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This study examines the interrelatedness between professional mobility and the production of Islamic political thought. It argues that the diverse professional careers of the two Shāfiʿī-Ashʿarī jurists and Sufis, Ibn Ṭalḥa (d. 652/1254) and Ibn Jamāʿa (d. 733/1333), shaped the political ideas and stylistic features of their treatises. The first case study examines Ibn Ṭalḥa’s al-ʿIqd al-farīd li al-malik al-saʿīd (The unique necklace for a content king) and offers clues on the impact of the author’s professional mobility under the Artuqids and late Ayyubids on his original and eclectic style. It shows that Ibn Ṭalḥa’s work was an amalgamation of genres of advice literature that reflected the diversity of his professional background. The second case study relies on Ibn Jamāʿa’s three extant political treatises to study the expansion of the author’s political theory alongside his thriving career and professional mobility under the Mamluks. This examination, which covers Taḥrīr al-aḥkām fī tadbīr ahl al-Islām (Drafting ordinances towards running the affairs of the people of Islam), allows the shift in Ibn Jamāʿa’s postulations on political authority in Islam to be traced.

In: Professional Mobility in Islamic Societies (700-1750)
The present edited volume offers a collection of new concepts and approaches to the study of mobility in pre-modern Islamic societies. It includes nine remarkable case studies from different parts of the Islamic world that examine the professional mobility within the literati and, especially, the social-cum-cultural group of Muslim scholars (ʿulamāʾ) between the eighth and the eighteenth centuries. Based on individual case studies and quantitative mining of biographical dictionaries and other primary sources from Islamic Iberia, North and West Africa, Umayyad Damascus and the Hejaz, Abbasid Baghdad, Ayyubid and Mamluk Syria and Egypt, various parts of the Seljuq Empire, and Hotakid Iran, this edited volume presents professional mobility as a defining characteristic of pre-modern Islamic societies.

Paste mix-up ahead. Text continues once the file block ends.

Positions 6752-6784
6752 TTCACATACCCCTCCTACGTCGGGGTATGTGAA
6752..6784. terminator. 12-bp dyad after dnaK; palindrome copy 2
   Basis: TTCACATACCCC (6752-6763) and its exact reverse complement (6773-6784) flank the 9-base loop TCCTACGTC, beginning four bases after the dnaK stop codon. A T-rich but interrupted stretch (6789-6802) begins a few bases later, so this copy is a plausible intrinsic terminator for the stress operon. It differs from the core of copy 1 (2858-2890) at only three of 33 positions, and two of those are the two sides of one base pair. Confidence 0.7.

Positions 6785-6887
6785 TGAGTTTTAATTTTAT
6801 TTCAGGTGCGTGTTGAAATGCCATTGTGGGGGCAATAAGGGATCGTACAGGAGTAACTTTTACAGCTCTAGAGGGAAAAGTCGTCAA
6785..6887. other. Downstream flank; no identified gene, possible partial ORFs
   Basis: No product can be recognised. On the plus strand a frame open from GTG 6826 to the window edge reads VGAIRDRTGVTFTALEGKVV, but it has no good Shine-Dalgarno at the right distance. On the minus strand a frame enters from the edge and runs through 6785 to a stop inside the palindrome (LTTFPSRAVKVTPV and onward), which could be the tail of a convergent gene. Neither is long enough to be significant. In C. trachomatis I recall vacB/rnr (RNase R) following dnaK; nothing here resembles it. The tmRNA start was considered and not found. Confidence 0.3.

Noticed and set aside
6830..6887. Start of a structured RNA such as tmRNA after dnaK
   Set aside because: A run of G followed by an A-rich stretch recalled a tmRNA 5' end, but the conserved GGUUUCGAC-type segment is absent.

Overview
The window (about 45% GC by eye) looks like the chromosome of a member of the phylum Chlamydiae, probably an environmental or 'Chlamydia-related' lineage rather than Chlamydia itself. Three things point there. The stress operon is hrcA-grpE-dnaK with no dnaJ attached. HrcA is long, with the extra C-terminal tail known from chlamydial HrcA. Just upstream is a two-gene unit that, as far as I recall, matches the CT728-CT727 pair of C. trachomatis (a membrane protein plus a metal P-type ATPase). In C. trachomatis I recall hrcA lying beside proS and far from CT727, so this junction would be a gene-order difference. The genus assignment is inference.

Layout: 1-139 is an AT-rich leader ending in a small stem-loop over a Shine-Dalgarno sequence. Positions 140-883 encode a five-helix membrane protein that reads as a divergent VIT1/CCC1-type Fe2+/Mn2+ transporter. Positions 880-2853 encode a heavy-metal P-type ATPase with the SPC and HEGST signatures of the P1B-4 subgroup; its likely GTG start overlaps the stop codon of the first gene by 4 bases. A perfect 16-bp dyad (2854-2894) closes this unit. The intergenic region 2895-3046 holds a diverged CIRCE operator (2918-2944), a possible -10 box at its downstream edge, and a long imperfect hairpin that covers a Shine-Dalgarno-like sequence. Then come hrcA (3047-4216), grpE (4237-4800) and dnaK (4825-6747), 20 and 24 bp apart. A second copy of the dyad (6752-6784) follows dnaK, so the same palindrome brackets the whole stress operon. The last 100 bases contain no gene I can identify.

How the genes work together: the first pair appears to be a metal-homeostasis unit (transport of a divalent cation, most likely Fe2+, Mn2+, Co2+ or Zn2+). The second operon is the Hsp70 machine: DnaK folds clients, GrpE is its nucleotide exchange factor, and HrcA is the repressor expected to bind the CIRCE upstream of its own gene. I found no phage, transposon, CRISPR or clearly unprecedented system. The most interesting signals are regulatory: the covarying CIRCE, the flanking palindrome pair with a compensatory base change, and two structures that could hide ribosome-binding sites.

Mehmetcan Akpinar, Amal Belkamel, Mehdi Berriah, Nadia Maria El Cheikh, Adday Hernández López, Konrad Hirschler, Mohamad El-Merheb, Marta G. Novo, M. A. H. Parsa, M. Syifa A. Widigdo.
In: Professional Mobility in Islamic Societies (700-1750)